January 18, 2023 – Day 17 of #ADayInMyLife @PTLPerrin 30-Day #Blogging Challenge 2023 @RRBC_org @RRBC_RWISA @Tweets4RWISA #RRBC #RWISA

1-18-23, Day 17 In PTL Perrin’s Life

Welcome to day seventeen of A Day In My Life! Happy Wednesday!

Authors write books from one of two approaches. They outline their story, giving it structure and good bones, and then they flesh it out. We call them outliners. The other authors write the story as it comes to them, letting it ebb and flow as it will, and then go back and make sure it has structure. We call them pantsers. They write by the seat of their pants. I’m one of those.

Courtesy of Susan Mielke from Pixabay

I’m like the girl in the picture above. My characters lead me into the story, where the landscape of my mind changes and becomes the scenes I want to get down. I see the spaces in which the action happens, and I feel and hear the characters living out the action. When I’m in the zone, where everything around me fades out and all that’s left is the story, the flow excites me, carries me, and opens doors to what comes next. My mind defies outlines. I know, because I’ve tried them.

I admire people who can outline their plot to fill in later. It seems the more logical way to make sure all the elements are in their proper place for a good flow. I imagine the outliner doesn’t run into bogs and snags and writer’s block and wandering plot holes. After all, the bones are there and they’re good ones. The flesh they cover the bones with makes for great stories.

In my case, I found that outlining takes as much time as diving right into it. As I’m outlining, I’m seeing the story unfold, fully fleshed out, and it doesn’t want to follow the lines at all.

The one time I pushed myself to do the planning and write the outline, I got so frustrated with all the scenes and characters pushing me to get them on paper, that I ditched the bones and got back to building the full creature. I’d make a lousy architect.

I credit the fact that my works of fiction are more than bowls of boneless pudding to the years I’ve been an avid reader. Once a person has read thousands of books, they should know instinctively how a story must progress, how it must feel, and how to draw the reader into it. I know other pantsers for whom this approach works well.

I can tell you that when I’m in the zone, and the story flows, I feel like I’m a child dancing in a sunny meadow, free and light and surrounded by the world I have the privilege to create.

How about you? Are you an outliner or a pantser? Why is that approach the best one for you?

By the way, my daily list of things to do is as close as I get to outlining. And because I am how I am, I do the things I want to do and ignore the rest–until time runs out and I do them, or the items drop off and fade into wisps of thought and out the door. “Wasn’t I supposed to …..?”

Courtesy of Jill Wellington from Pixabay

Thank you for reading my blog today, and please visit my friends and fellow RRBC Bloggers at  https://ravereviewsbookclub.wordpress.com/rrbc-member-chat/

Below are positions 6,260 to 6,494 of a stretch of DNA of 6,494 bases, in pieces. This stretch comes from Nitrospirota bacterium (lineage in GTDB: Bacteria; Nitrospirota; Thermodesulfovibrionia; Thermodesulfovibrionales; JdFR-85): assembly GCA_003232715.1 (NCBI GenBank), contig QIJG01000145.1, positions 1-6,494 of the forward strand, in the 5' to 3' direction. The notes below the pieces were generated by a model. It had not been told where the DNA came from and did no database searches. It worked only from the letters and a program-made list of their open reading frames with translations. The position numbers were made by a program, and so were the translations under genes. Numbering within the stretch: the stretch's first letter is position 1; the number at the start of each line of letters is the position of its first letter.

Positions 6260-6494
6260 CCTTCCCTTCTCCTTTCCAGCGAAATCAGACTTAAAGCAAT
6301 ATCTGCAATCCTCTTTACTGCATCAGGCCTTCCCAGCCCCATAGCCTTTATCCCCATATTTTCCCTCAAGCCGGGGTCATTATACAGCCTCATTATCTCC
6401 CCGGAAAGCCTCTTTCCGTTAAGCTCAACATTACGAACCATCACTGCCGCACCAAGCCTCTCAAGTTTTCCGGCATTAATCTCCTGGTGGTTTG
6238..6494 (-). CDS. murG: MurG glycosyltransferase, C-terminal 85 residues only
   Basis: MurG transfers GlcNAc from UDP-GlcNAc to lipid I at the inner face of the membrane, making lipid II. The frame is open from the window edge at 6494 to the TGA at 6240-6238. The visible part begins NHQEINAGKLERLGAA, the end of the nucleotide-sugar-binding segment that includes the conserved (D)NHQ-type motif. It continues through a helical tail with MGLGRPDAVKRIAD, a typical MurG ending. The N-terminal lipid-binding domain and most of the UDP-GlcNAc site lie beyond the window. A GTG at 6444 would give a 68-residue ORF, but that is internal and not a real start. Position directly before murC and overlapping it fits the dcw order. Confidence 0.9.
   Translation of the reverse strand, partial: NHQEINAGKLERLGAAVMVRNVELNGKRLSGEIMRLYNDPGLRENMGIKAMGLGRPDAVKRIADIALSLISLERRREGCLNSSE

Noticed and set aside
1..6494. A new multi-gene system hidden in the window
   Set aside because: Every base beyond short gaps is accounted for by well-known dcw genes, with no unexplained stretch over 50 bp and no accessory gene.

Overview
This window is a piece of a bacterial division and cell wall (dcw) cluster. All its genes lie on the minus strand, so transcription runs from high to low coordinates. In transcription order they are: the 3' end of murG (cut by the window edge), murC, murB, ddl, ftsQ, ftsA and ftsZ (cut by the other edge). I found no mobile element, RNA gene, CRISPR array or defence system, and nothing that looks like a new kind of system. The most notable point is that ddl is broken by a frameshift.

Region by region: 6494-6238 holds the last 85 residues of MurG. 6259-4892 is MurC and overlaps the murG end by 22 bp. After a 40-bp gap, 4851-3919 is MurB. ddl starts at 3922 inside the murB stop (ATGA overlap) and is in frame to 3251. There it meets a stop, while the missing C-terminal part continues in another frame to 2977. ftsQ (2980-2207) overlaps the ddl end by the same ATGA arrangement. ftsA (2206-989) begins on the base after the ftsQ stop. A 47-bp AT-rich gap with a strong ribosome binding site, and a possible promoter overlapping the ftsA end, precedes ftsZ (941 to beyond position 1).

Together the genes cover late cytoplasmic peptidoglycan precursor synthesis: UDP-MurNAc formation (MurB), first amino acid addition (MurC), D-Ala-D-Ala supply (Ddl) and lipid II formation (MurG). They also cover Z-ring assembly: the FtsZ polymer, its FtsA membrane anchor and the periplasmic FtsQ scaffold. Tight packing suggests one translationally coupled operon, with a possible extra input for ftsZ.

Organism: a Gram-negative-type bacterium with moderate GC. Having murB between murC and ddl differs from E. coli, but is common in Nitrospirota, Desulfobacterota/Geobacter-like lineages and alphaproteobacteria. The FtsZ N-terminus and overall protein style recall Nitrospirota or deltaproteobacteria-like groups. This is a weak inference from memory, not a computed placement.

Blessings!

Patty Perrin (writing as P.T.L. Perrin)

https://www.ptlperrin.org

8 thoughts on “January 18, 2023 – Day 17 of #ADayInMyLife @PTLPerrin 30-Day #Blogging Challenge 2023 @RRBC_org @RRBC_RWISA @Tweets4RWISA #RRBC #RWISA

  1. Patty, an engaging post! Your descriptions of how you feel in “the flow” were beautiful and spot-on! I’m a combo writer – for stories, I go with the flow. For novels, I do a complete outline with detailed character studies. That makes me feel grounded, although I often deviate from the plan.

    Liked by 1 person

    • Hi, Maura Beth! I’m glad you said that, about deviating from the plan. Outlines aren’t rigid and can change as the story moves along, right? Even as a pantser, I add bones to my novels by keeping lists of details. My current WIP has dual timelines, where time in one place moves five times faster than time in another place. Imagine a spreadsheet with a list of five years of days down one column and a corresponding list of one year, with one day per each group of five days in the second column. That is an exoskeleton. One of many. I wish my mind would let me outline!

      Blessings,
      Patty

      Like

  2. In my first series, I wrote as the ideas flowed to me. I had the beginning, middle, and end. For the last book in the trilogy, I tried outlining; it got complicated with three character arcs. It worked out well, as did the first book in my new series. Then I decided to outline the second and extensively research the Penobscot Indians. I began writing it a year ago and only have 30 pages written. I’ve edited a few times, but I can’t move forward. I’ve outlined myself into a corner and lost my creativity. There must be a middle road.

    Liked by 1 person

    • Hi, Susanne. I’m sure there’s a middle road. Even in the comments here, people who outline aren’t tied to their outlines. I see the wisdom in it, even though I haven’t been able to successfully do it. Sometimes I think my spreadsheets are an exoskeleton, taking the place of an outline in keeping my characters, arcs, and plot lines in order.

      Blessings,
      Patty

      Liked by 1 person

  3. I tend to be an outliner, especially when writing my series or a full-length novel. It helps me get new ideas and helps keep me focused on interweaving the different plot lines. For short stories, I don’t outline. I just go with the flow. Well, the reality is that I’ve already creating the outline in my mind. I just don’t put it on paper. Guess that’s just how my brain works! 🙂

    Yvette M Calleiro 🙂
    http://yvettemcalleiro.blogspot.com

    Liked by 1 person

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